All staff (including temporary staff and contractors) involved in handling ingredients, equipment, utensils, packaging and products should be aware of food allergens and the consequences of them being eaten by anyone with a food allergy. All staff should be trained in avoiding cross-contamination of foods by the major food allergens.
Appropriate procedures on the control of allergens should be available and/or visible in the reception and production areas so that staff and visitors are aware of them.
Such procedures should include information on:
- potential allergen cross-contamination situations
- clothing requirements
- waste control
- cleaning procedures
- dedicated equipment
Potential allergen cross-contamination situations
All staff (including temporary staff and contractors) involved in handling ingredients, equipment, utensils, packaging and products should be aware of food allergens and the consequences of their ingestion by sensitive individuals. They should be trained in avoiding cross-contamination of foods by the major food allergens.
Posters encouraging staff to wash their hands after working with allergenic materials should be placed in areas where allergenic products are manufactured. Text could include:
'Always wash your hands thoroughly after coming into contact with allergenic products to avoid cross-contamination'.
To ensure that cross-contamination does not occur staff working in the area manufacturing allergenic ingredients must wear the correct uniform.
Rework is the material left over from production, which is often reused to make the same or similar product.
Care should be taken when disposing of allergenic ingredients/products. Allergens should be sealed in containers and removed from the manufacturing area to avoid being mixed with non-allergenic ingredients/products.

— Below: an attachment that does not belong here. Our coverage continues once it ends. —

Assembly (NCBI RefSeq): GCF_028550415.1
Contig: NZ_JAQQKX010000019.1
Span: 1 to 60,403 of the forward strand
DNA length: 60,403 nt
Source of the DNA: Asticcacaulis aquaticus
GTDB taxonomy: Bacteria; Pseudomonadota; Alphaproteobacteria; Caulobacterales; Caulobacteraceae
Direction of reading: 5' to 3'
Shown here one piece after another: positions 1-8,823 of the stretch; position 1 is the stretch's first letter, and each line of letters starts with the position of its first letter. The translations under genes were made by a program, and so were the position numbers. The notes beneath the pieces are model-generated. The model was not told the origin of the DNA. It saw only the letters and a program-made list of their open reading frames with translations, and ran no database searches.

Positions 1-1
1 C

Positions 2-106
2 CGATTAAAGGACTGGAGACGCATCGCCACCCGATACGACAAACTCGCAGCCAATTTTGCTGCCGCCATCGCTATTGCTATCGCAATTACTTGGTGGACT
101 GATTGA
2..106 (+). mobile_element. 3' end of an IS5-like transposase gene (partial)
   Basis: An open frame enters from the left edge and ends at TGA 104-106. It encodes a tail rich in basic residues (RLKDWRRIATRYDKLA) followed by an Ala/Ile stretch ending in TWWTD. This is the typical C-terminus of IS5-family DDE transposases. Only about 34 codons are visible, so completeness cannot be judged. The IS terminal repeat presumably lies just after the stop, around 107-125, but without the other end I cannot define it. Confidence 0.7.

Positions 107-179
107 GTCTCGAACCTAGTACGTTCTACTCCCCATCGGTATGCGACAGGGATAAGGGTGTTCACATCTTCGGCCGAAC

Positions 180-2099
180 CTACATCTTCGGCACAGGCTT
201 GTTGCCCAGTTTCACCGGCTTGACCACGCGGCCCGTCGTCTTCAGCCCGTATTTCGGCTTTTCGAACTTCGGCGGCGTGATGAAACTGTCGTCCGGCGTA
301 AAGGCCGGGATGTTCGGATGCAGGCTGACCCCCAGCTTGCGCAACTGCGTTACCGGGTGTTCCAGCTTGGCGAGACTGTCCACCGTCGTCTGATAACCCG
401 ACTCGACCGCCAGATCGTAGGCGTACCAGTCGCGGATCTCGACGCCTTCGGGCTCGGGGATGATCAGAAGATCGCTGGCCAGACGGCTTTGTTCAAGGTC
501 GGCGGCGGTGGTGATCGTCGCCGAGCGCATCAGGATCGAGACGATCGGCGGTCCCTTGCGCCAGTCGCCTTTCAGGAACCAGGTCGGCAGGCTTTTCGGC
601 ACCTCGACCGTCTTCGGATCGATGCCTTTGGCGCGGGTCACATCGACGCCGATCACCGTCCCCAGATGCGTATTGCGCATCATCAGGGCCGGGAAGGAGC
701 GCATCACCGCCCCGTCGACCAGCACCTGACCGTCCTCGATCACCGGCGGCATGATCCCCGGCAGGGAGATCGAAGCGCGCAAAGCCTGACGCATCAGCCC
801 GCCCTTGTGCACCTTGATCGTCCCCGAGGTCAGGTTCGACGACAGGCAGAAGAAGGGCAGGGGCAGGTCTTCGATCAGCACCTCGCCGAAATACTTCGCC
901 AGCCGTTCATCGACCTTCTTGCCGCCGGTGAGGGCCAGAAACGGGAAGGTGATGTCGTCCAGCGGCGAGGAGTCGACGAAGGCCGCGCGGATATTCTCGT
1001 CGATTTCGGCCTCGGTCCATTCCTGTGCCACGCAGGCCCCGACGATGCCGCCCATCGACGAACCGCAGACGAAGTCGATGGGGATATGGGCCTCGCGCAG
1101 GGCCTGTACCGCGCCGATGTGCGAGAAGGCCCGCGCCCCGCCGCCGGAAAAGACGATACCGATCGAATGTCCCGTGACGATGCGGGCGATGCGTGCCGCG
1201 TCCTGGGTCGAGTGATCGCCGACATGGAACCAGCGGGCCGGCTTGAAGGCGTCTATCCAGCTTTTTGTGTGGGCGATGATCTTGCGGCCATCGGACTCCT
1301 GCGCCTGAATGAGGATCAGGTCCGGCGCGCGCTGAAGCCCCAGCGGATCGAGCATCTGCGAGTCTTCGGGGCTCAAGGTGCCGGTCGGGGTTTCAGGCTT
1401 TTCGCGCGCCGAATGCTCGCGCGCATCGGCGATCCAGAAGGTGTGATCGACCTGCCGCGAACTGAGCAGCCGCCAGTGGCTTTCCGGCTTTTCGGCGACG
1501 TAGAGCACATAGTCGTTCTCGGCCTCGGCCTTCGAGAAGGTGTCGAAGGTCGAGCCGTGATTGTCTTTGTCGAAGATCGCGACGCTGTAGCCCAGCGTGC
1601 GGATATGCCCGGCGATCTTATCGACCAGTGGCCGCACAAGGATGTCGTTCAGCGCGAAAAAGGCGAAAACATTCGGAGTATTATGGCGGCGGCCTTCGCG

Very small amounts of some allergens, such as nuts, milk or eggs, can cause adverse reactions, including potentially fatal anaphylactic shock. Therefore, thorough cleaning that is effective in reducing the risks of allergen cross-contamination should be used. Particular food materials (for example powders) present significant cleaning problems, and any relevant industry guidance where this has been developed, should be followed. Adequate procedures must be in place for cleaning both production and packaging machinery. Where adequate cleaning is not possible the risk of allergen cross-contamination should be assessed and advisory labelling used, if appropriate.
Some manufacturers might choose to dedicate a production line or equipment to products that are free from particular allergens e.g. nut or wheat free. These production lines could still be used to make a number of different products as long as they do not contain that particular allergen.
Dedicated equipment could include balances, sieves, packing machines, storage bins or storage areas.